Our belief in the proclamations of an ecumenical councils is ultimately belief in a provident God who is both firm and gentle in carrying out his plans disponens omnia firmiter et suaviter.

During Vatican II the theologians played a key role. When conferences were held all over the city of Rome, the authentic teachers of the church were genuine learners. On the next morning it may have been the bishops’ turn; they approved of the documents which were meant to instruct the whole church, theologians included.

What then can this distinction mean? It can have a meaning in certain well defined circumstances. When an ecumenical council solemnly proclaims the Catholic doctrine, it teaches in the name of the whole church; and the rest of the church is being taught. But the process does not end there: often those who are so taught are able to find a deeper meaning in the doctrine proclaimed than the proclaimers themselves. (22) Many bishops who with their votes contributed to the decisions of Vatican Council II have greatly benefited from reading later the commentaries of theologians. Thus the learners became teachers, and the teachers became learners. In this way the church progresses toward the whole truth.

If the church is healthy and vigorous, there will be a strong and creative interplay between the various members and groups, each contributing according to their calling and capacity to the work of proclaiming the good news. If, however, some members or groups (“constituents”) of the church are less than able to make their own contribution, there will be a vacuum and a shift; others will take their place. Thus, if there is no laity, well informed, reflective and articulate in speech, the clergy will take over, and will begin to function as if they were the only teachers, or the only thinkers, and so forth. The so called “clericalization” of the life of the church was probably brought upon us by such a vacuum and consequent shift. Admittedly, the situation is now changing ever since Vatican Council II a better balance has been sought and there is a gradual progress (even if unduly slow) in granting to the laity their rightful inheritance.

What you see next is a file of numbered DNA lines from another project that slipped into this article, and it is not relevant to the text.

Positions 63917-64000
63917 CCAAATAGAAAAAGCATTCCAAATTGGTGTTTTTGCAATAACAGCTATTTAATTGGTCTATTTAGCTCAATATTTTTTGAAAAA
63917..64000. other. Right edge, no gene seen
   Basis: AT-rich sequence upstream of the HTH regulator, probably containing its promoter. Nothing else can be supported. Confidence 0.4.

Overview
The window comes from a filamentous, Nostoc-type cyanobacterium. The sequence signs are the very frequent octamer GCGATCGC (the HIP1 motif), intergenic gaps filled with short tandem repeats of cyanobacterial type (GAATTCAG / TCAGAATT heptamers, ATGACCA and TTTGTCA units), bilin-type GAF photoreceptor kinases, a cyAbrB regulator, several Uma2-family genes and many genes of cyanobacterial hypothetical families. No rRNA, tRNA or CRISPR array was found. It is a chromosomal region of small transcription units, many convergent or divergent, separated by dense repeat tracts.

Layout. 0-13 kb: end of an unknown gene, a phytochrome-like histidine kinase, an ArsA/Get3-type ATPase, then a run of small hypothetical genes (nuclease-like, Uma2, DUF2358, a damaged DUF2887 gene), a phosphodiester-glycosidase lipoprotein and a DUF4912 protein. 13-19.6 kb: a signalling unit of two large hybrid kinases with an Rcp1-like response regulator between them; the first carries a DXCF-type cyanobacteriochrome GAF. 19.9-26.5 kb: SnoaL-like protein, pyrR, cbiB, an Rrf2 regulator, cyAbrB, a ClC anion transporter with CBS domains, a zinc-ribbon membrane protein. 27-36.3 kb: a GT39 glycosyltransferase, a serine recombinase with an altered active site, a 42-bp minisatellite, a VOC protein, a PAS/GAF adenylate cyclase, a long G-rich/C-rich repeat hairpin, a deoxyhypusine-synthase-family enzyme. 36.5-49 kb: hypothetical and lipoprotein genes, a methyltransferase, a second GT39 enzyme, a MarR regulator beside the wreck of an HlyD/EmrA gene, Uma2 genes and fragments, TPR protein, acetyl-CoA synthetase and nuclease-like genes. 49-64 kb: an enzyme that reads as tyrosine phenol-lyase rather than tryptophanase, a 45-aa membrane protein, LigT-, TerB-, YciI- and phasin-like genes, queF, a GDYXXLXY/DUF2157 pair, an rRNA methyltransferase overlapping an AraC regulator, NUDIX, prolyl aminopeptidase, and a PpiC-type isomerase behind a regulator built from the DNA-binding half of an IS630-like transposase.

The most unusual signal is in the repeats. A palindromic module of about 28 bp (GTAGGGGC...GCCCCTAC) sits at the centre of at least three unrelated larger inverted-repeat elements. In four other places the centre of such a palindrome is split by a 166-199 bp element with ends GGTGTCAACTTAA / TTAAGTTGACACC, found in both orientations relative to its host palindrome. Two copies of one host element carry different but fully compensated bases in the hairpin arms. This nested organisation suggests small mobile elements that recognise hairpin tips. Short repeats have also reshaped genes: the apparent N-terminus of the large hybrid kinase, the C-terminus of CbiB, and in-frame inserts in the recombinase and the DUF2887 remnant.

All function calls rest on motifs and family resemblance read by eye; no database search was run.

Is there a cultural change affecting the interplay between the episcopate and rest of the community?

Yes, an immensely great cultural change is taking place, and is making its impact felt on the exercise of magisterium and on the response of the people to the teaching authority. This cultural change is in the steadily rising educational level of the Christian people, clergy and laity.

No one should say that this development is on a purely natural level, therefore it cannot affect the exercise of a supernatural office. Rarely does the episcopal college, rarely does the pope as its head, proclaim solemnly with full apostolic authority an article of faith. Most of the time, their magisterium consists in “official” teaching but with less finality, which means that there can be many human elements entering into their declarations. In such teaching situations, the educational level of the community matters a great deal. A well informed laity can direct the attention of the episcopate to current problems, they can help the bishops to formulate the questions correctly before an answer is attempted; more importantly, when the official response is given, they can evaluate it. (23)